“Typically, I like for (post) guys to be versatile, offensively and defensively,” Paris explains. “They need to have the ability to guard different types of players. I like for them to be able to make decisions offensively and handle the ball on the perimeter – and pass it.

“If they can shoot it (from the perimeter), even better.

“There are a lot of different ways you can go when recruiting wing prospects,” Paris explains. “Sometimes you like bigger and stronger, sometimes you go for wiry and more athletic. I’ve had smaller guys, but toughness needs to be part of their skill set.”

The spring signing period began on May 10 with the announcement of four quality signs.

That group was led by 6-10 Justin Brown of Chicago Marist, a player widely touted as one of the most improved in the city.

Guards Jonathan Bryant, 6-3, from Orange Park, Florida, and Jerry Johnson Jr., a transfer from Fairfield University opting to come home, were signed (Johnson will redshirt).

James Lewis, Jr., a 6-6 forward, played a season with a postgraduate team after a sterling career in Mt. Holly, North Carolina. He fits Paris’ description perfectly and fills a huge need.

“Extremely excited about the group,” Paris says. “It’s nice to be able to come in and make an impact bringing some much-needed depth. All of these fit specific needs while building toward the future.”

He also awarded a scholarship to walk-on Dylan Brewster from Lenoir City.

But he was far from finished.

Duane Moss, a 6-6 forward from Myrtle Beach who was granted a release from Youngstown State when its head coach left, signed with UTC at the end of May. He is the son of Coastal Carolina assistant coach Bennie Moss.

“As a coach’s son, it breeds a lot of confidence in the fact they’ve been around the game at a high level their entire life,” Paris says. “Extremely excited about his skill-set as a combo forward. When I think of some of things we want to do on the basketball court, he embodies a lot of that as a player.”

Finding an abundance of in-state talent still unsigned, Paris was like a whirlwind. He picked up Nick DesMarais, a 6-4 White House Heritage forward, as a walk-on the first day of practice. Nashville’s AJ Bowers (MLK) also agreed to walk on in October.

While unable to get the versatile Duran signed, Paris returned to the Hamilton Heights trough in June to secure 6-1 guard C.J. Massengill as a walk-on. He was actually a reserve on the Hawks, but the three guards ahead of him in 2016-17 signed full rides at Kentucky, Virginia Tech and MTSU.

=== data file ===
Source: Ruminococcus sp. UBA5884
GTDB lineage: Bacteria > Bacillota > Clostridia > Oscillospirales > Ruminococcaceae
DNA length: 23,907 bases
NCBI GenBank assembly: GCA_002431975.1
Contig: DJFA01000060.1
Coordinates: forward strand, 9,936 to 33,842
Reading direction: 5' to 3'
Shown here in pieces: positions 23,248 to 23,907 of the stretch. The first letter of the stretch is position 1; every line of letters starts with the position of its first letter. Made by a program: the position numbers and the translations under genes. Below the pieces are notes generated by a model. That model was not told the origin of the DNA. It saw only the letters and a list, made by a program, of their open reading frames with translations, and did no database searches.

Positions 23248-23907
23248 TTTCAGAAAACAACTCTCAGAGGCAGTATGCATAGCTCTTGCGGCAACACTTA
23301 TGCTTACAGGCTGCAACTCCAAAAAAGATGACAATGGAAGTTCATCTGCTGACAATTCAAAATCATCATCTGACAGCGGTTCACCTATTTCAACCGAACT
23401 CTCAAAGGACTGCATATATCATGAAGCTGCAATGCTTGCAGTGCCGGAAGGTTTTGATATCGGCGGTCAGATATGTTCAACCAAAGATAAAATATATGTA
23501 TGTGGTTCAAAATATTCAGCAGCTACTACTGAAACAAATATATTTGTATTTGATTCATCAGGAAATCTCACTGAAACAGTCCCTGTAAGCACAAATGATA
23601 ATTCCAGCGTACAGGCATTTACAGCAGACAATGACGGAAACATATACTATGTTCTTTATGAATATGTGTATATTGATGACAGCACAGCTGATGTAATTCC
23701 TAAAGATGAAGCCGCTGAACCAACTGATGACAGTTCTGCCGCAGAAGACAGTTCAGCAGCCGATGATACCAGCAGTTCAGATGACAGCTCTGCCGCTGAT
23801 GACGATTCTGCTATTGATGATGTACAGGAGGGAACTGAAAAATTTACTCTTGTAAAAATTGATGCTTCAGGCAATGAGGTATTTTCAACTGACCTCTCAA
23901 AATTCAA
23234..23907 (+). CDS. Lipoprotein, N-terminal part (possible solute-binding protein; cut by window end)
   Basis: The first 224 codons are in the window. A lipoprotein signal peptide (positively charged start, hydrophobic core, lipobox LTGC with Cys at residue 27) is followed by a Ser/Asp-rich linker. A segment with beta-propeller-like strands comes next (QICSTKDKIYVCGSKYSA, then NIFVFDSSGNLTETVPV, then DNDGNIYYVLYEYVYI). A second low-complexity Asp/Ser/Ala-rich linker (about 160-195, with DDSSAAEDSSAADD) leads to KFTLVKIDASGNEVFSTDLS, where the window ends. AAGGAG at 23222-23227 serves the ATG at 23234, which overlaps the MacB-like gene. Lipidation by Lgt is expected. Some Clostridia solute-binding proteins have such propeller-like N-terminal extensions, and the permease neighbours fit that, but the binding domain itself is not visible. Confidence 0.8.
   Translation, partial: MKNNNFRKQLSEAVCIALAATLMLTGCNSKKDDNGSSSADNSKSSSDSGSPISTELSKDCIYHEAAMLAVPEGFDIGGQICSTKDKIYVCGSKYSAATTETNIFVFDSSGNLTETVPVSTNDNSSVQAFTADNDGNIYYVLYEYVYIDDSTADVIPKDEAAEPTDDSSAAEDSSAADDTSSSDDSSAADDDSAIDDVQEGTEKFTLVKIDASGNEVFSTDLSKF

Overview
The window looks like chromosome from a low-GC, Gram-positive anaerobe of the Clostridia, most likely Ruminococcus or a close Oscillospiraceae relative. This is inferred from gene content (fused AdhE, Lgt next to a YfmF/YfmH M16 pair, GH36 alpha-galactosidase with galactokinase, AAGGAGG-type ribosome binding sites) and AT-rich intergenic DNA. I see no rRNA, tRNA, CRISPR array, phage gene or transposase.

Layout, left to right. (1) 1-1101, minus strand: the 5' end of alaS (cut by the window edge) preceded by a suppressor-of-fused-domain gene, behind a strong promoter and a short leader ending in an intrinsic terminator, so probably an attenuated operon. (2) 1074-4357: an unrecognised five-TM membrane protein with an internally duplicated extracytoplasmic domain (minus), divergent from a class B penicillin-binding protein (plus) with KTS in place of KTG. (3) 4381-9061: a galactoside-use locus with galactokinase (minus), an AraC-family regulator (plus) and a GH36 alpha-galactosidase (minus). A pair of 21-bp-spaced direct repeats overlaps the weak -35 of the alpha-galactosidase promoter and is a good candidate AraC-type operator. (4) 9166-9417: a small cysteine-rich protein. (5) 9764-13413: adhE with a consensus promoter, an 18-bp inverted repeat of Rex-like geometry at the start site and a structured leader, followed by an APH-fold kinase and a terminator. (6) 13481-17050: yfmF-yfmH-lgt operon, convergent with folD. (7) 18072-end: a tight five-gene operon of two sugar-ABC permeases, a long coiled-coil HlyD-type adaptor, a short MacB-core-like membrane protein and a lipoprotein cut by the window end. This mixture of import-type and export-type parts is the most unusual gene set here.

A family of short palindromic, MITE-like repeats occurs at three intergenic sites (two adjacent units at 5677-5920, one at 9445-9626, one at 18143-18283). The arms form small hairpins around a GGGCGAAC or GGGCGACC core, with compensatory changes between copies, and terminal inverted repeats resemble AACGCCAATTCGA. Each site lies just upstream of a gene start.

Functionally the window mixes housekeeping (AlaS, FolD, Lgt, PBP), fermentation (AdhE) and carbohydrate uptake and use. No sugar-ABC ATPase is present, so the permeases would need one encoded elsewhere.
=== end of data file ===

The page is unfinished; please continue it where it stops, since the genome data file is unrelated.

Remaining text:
Practice has been encouraging. For starters, Paris did not need to issue name tags to acquaint all of his new players with one another.

“Guys have made a lot of improvement,” he says. “There’s a lot of parity right now because there’s not a lot of game experience out there to separate them. One minute one guy looks better than the next, then another guy steps up and looks better than him.

“As a whole, we’re getting better and developing,” Paris added.

Mocs are consensus seventh in SoCon

The Southern Conference media and coaches agree on their assessment of the Chattanooga Mocs this coming basketball season – they don’t think Paris’ first team will be very good.

Atop the conference, the coaches say, will be Mercer and Samford, each returning all five starters.

The media like Furman to win it all, placing Mercer a distant sixth. Furman is third in the coaches’ poll.

Media and coaches agree that UTC seems destined for a seventh-place finish, given their almost total lack of experience. Only Western Carolina and VMI (which graduated the conference’s leading scorer) are below them.

Webb sets SoCon record

The Chattanooga Mocs’ dismal football season brightened considerably with their road upset of Samford, ranked No. 8 in the FCS.

The 23-21 win was the first over a ranked team on the road in 34 years.

During the game, senior defensive back Lucas Webb (Northport, Alabama) returned an interception 20 yards for a touchdown. It was the fourth pick six of his career, establishing a new standing for the Southern Conference.

It was the fifth defensive touchdown overall for Webb, tying him for the most-ever in the league in that category.

The Mocs had a total of seven takeaways in the game after going without a single one in the previous four games, all losses.

Three of them were interceptions as Samford threw the ball 55 times.

(Special thanks to the UTC sports information department for making this story possible!)